With all the uproar in DC over the debt ceiling there is little talk about jobs. The 14 million unemployed Americans have no seat on the negotiating table. They have no lobbyists, they have no yachts or corporate jets to loan out to supreme court justices or no large campaign contributions for legislators. Last year during the elections we heard nothing but jobs jobs from the republicans. This is the 7th consecutive month the republicans have controlled the house and the 7th consecutive month that they have introduced or passed 0 jobs bills. Of course, its silly to expect the party that's concerned about tax breaks for corporate jet owners to do something about jobs. That's why some people call the republican party the RepubliCon party because they con the voters so well. Instead of working to provide opportunities to workers the republicans have been working to restrict rights of voters, women, and unions. It's very unamerican of the republicans who voted for two wars, two large "stimulative" tax cuts and a prescription drug bill to suddenly announce they don't want to pay for their 8 year spending spree. Eric Cantor, voted for the Bush tax cuts to the rich, the two wars, and the prescription drug bill which cost trillions of dollars. Now he is saying that we need to cut spending and he doesn't want to pay our debt? That sounds like a freeloader, free rider or mooch to me, I'll take all this stuff but I'm not paying for it. Perhaps, the republicans are fussing over the debt ceiling in an attempt to distract us from the unemployment issue. The unemployed do have a voice in Nobel prize winner Paul Krugman.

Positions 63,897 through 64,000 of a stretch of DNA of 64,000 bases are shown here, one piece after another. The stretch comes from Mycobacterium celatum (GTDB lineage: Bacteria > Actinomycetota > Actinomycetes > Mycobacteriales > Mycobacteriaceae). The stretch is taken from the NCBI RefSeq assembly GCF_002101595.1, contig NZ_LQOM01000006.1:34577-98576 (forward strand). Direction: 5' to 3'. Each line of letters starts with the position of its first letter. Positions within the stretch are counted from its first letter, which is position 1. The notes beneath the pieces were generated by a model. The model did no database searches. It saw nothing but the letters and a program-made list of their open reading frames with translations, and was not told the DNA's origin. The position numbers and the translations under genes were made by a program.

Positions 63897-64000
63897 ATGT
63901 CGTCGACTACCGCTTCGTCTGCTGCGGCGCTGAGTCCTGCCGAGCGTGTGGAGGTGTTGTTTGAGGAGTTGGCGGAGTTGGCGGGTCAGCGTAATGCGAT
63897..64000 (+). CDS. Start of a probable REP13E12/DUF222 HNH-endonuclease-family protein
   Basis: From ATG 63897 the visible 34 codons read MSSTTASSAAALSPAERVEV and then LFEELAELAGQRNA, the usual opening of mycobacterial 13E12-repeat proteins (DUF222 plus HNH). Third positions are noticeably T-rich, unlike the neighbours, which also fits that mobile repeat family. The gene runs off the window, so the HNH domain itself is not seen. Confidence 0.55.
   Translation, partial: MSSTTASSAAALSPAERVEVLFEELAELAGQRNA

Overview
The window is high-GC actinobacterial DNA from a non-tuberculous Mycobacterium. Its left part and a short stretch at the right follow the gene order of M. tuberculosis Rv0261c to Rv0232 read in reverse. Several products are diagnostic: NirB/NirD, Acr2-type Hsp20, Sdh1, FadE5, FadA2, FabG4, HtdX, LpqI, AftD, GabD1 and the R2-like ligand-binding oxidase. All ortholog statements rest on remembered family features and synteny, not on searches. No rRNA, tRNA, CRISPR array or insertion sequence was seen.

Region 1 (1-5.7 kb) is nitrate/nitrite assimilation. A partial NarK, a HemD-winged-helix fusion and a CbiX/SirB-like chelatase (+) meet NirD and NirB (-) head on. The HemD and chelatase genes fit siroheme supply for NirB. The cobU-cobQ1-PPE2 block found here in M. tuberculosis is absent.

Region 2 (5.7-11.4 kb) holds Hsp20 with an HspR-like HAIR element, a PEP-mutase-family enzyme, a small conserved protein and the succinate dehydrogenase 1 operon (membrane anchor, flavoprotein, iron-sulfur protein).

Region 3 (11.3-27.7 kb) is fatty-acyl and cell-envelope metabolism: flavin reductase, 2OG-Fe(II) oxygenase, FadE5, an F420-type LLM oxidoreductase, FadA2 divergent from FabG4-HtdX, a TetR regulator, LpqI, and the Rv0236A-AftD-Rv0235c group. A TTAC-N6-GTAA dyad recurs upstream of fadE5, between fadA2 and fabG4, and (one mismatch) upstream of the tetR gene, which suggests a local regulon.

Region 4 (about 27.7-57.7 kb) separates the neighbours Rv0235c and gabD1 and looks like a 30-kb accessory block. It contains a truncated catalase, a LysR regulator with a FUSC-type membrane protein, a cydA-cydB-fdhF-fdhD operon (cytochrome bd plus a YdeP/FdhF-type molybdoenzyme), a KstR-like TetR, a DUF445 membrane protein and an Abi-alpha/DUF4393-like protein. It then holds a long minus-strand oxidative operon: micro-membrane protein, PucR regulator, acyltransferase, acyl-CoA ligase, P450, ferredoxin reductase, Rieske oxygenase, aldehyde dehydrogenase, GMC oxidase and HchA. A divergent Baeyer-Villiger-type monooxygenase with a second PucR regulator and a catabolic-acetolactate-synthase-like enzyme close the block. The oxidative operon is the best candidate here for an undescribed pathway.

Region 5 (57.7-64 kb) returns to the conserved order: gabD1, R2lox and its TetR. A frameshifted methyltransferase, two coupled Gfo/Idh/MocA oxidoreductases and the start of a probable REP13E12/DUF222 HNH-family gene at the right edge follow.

Paul Krugman: "No, We Can't? or Won't?" Image via Wikipedia
"a destructive passivity has overtaken our discourse. Turn on your TV and you’ll see some self-satisfied pundit declaring that nothing much can be done about the economy’s short-run problems (reminder: this 'short run' is now in its fourth year), that we should focus on the long run instead. This gets things exactly wrong. The truth is that creating jobs in a depressed economy is something government could and should be doing. Yes, there are huge political obstacles to action — notably, the fact that the House is controlled by a party that benefits from the economy’s weakness. But political gridlock should not be conflated with economic reality. Our failure to create jobs is a choice, not a necessity — a choice rationalized by an ever-shifting set of excuses."
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